The Columbus Dispatch piece was confusing, too. Its lede:
Health insurance companies would incur an average 88 percent increase in costs next year to pay for the health care of Ohioans who buy individual policies.
The paper explained that individual Ohioans wouldn’t see their premiums increase that much, partly because many would get tax credits to help pay premiums. Indeed they will, but it’s also highly unlikely a company would increase rates that much either. A look at the list of rate increases requested by Ohio insurers over the last couple of years for individual market policies show high increases, but nothing even close to approaching 88 percent. Most increases were in the teens and low twenties.
Still, the paper told readers that the average cost for insurers would be $420 per month—an increase of 88 percent from $223, which the paper said was the “current average cost to cover medical expenses for an individual health-insurance plan.”
As noted, medical expenses are not the only thing that goes into the pricing mix. And the new policies sold in the exchanges will not be the same as policies sold last year—a point that Taylor did make to reporters. Her comment should have been a clue that a comparison isn’t really possible, and especially a comparison as misleading as one that draws inferences only from unspecified costs.
Columnists on both the left and the right picked up the Ohio insurance department’s misleading message. Jonathan Cohn, writing in The New Republic reported the “Department of Insurance announced that Ohioans buying insurance on their own should brace for premium increases that will average 88 percent next year.” But later in his piece, he said the “88 percent figure is so useless”—because insurance officials paid no attention to the number of people enrolling in plans and did not account for different benefit levels.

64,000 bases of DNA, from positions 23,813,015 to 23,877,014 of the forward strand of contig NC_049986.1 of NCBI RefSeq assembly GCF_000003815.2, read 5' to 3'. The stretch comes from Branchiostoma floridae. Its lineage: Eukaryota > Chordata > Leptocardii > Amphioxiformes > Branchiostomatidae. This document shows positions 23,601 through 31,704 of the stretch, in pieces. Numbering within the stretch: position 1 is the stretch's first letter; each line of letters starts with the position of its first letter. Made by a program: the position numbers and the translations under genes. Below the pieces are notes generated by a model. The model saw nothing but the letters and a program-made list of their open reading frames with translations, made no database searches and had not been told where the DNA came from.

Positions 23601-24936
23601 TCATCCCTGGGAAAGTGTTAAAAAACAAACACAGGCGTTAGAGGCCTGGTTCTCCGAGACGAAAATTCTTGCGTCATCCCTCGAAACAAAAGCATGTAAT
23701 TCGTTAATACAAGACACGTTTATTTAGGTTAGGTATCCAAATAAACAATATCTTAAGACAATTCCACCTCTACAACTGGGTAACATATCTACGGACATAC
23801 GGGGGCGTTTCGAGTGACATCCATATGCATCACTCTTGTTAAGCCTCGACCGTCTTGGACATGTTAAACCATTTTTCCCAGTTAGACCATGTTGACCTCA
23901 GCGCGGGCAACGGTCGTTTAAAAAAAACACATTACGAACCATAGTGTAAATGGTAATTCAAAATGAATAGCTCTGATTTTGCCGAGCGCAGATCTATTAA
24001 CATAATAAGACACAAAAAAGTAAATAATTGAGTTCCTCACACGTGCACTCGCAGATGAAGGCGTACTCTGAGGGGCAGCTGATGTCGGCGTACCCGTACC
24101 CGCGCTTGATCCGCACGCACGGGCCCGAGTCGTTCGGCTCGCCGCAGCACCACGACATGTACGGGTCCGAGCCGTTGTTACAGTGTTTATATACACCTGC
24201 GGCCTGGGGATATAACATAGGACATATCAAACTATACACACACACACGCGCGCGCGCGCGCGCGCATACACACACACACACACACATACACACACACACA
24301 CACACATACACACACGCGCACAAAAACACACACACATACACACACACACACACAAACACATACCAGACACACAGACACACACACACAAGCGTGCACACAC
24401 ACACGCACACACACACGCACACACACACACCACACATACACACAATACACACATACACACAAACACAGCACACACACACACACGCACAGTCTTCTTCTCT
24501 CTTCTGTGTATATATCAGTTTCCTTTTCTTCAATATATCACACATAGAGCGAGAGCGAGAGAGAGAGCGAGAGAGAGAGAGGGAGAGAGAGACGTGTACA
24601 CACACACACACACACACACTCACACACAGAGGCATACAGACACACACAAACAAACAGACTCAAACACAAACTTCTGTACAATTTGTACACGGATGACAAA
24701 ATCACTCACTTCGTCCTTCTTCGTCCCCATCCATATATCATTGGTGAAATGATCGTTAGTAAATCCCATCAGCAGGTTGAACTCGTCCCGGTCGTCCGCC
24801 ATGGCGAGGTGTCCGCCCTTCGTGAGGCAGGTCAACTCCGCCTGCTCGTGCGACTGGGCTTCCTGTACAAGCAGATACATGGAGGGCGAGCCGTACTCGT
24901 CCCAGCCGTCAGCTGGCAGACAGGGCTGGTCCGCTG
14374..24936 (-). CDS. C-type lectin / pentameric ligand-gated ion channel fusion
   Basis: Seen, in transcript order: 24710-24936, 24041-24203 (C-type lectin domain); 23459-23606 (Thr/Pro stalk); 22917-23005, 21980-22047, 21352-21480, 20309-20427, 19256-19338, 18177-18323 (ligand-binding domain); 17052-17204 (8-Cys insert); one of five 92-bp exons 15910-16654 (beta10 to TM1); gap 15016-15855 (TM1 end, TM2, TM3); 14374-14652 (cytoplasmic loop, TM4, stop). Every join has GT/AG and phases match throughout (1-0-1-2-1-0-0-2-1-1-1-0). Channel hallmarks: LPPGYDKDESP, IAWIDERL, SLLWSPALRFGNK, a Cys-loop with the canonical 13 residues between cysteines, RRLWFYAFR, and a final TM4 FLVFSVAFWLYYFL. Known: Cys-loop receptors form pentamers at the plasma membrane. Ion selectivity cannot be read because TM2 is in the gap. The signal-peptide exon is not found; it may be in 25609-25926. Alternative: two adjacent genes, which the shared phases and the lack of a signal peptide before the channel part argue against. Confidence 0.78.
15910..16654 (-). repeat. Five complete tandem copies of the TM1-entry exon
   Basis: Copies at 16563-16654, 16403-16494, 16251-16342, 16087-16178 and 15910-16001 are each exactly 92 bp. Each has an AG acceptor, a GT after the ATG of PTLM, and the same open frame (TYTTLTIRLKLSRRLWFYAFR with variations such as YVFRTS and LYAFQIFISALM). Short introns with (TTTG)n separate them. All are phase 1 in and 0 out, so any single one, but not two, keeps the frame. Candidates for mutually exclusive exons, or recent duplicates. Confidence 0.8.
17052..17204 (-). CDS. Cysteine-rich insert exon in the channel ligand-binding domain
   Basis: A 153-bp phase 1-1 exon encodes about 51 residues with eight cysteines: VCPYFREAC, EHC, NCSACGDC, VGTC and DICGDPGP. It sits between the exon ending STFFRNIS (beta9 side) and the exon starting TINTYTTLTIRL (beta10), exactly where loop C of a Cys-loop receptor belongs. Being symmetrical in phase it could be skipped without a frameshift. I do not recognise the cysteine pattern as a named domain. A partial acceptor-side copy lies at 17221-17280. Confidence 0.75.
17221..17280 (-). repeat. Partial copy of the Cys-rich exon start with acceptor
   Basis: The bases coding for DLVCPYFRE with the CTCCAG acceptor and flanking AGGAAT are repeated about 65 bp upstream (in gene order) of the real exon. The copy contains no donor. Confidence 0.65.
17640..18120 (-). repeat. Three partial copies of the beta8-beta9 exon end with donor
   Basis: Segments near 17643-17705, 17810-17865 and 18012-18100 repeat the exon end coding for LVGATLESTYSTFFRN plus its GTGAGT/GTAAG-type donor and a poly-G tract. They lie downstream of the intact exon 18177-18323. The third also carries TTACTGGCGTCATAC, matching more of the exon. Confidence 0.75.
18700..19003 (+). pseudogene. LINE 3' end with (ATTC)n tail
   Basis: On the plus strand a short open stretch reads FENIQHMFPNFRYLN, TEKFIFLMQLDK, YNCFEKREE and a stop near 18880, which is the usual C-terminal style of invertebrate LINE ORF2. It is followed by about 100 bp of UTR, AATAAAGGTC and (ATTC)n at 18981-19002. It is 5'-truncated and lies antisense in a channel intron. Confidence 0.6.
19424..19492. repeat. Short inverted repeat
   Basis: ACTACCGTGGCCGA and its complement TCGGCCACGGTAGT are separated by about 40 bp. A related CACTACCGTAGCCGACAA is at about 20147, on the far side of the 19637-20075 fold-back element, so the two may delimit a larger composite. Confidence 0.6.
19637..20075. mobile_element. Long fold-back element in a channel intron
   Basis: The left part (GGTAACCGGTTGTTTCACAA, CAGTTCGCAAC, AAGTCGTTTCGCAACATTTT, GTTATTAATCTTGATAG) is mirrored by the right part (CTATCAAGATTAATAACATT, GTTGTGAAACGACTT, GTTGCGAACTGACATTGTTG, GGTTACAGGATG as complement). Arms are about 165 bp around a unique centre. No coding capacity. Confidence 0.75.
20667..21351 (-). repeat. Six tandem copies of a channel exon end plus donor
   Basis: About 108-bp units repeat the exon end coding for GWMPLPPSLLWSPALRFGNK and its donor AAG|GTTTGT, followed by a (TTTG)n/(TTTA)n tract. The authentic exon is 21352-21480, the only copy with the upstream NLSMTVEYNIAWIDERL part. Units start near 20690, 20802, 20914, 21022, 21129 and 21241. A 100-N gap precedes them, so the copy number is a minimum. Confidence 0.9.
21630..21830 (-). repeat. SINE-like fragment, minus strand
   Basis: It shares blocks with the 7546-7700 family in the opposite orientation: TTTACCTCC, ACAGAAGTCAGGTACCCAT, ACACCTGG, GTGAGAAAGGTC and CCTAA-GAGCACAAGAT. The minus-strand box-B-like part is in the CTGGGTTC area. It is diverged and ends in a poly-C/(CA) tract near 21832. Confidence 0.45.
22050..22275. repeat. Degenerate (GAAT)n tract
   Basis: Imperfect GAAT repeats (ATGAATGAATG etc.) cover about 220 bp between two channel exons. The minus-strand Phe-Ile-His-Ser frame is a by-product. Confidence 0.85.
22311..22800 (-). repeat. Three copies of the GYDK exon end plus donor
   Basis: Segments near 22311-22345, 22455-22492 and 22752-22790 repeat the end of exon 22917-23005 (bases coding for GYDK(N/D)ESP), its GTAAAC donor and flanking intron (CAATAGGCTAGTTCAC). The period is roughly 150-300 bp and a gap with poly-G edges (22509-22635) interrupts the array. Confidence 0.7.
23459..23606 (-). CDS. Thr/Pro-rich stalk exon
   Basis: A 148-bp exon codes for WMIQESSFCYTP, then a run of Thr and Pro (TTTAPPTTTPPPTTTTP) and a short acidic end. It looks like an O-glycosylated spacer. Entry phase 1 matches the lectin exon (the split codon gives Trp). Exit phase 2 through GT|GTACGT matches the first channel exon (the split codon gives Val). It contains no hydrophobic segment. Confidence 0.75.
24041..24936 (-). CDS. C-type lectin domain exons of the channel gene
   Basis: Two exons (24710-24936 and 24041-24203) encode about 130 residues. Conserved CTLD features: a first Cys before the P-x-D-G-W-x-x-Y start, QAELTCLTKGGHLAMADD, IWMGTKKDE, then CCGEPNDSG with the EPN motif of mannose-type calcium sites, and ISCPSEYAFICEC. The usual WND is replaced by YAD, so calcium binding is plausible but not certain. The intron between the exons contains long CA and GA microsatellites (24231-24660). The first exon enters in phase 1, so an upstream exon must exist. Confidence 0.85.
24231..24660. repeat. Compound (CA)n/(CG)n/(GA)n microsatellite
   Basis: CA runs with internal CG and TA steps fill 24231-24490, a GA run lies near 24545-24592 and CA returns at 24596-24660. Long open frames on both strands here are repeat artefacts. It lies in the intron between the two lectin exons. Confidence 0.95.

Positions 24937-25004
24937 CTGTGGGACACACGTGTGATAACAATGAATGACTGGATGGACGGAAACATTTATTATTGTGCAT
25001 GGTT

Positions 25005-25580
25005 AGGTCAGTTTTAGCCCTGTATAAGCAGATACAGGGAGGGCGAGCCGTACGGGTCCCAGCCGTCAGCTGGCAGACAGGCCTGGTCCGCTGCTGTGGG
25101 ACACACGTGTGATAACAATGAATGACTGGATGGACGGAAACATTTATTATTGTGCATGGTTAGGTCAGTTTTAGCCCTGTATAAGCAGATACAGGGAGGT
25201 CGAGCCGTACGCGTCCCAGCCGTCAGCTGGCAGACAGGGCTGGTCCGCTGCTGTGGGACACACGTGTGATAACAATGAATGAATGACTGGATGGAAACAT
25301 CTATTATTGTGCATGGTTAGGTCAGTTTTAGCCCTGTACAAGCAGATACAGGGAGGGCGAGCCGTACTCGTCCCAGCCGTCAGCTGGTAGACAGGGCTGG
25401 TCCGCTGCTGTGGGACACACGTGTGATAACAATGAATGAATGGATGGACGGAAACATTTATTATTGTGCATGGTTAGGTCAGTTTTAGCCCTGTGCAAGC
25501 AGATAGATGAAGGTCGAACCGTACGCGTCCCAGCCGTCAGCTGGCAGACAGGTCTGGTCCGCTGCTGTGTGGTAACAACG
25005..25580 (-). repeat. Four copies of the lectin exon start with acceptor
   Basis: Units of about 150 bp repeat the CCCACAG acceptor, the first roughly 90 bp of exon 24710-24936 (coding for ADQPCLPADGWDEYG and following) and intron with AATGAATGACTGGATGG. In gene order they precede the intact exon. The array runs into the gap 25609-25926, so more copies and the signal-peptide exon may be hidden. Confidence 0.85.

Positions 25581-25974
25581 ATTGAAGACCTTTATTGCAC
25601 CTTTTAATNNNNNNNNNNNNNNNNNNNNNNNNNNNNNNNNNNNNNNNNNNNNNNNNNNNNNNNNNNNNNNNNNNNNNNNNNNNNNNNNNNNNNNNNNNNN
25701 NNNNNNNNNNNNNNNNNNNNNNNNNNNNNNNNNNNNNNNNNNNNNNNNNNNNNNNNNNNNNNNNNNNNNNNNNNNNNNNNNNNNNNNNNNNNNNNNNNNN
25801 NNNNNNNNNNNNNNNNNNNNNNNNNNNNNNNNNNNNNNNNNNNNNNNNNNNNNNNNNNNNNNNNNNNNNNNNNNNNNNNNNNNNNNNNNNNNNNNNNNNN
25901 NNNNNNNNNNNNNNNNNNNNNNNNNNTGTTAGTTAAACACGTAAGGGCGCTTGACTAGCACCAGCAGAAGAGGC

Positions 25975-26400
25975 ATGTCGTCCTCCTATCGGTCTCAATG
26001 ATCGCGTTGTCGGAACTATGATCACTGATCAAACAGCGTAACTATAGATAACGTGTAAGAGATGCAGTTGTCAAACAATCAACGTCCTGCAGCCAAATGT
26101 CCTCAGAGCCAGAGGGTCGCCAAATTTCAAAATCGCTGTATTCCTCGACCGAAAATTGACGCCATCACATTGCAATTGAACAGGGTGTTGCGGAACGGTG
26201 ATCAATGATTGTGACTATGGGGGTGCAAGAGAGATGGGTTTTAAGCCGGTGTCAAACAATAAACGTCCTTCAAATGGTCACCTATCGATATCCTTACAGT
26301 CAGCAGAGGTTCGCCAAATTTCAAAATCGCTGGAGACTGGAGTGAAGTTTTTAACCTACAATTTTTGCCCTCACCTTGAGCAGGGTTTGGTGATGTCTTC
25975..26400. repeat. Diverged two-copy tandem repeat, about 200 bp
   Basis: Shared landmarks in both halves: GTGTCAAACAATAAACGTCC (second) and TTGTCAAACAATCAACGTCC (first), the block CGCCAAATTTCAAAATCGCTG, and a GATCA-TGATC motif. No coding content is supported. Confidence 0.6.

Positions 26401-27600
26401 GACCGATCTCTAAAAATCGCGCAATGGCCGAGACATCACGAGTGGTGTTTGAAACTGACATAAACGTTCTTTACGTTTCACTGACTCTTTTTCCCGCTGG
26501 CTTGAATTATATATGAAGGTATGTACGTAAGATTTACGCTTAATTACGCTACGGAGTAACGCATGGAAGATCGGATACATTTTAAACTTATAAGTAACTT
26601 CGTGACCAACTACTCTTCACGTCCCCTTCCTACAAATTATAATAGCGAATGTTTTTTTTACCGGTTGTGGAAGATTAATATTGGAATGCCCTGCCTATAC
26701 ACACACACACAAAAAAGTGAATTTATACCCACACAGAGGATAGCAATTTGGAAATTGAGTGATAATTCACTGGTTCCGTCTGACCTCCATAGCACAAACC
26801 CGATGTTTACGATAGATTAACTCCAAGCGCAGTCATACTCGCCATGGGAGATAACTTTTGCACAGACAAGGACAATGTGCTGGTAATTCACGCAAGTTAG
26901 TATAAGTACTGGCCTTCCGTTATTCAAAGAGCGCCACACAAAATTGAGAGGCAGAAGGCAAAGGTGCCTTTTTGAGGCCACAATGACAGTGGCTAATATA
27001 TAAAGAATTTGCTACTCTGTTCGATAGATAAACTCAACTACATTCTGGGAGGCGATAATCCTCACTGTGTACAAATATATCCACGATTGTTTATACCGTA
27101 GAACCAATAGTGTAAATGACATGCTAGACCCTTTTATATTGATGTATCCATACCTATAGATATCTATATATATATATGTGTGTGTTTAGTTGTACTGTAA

In a rebuttal to Cohn, Philip Klein, a columnist for The Washington Examiner began his piece this way:
Ohio Department of insurance officials announced last week that average premiums in the Buckeye state would soar 88 percent once President Obama’s health care law kicks in. The news added fuel to an already raging debate over Obamacare’s effect on insurance costs.
Indeed it did. The department’s press outreach—muddling premiums and costs—may have given birth to a false meme that news reporters and columnists should be wary of passing along.
In the end, it’s the price of the insurance policy to a consumer that matters (along with what is in that policy) and the insurance department was not ready to tell the press what those prices will be.
At least the Dispatch got the headline right: “Insurance prices still unclear.”
They are unclear in most states at the moment, and may be up until close to October 1, when the state exchanges open for business. Passing on spin from state insurance officials does not help ordinary people make decisions, and attributing price increases for insurance (or anything else) to unspecified “costs” does not help the public understand the high price of American healthcare.
Untangling Obamacare: What’s behind the rate increases?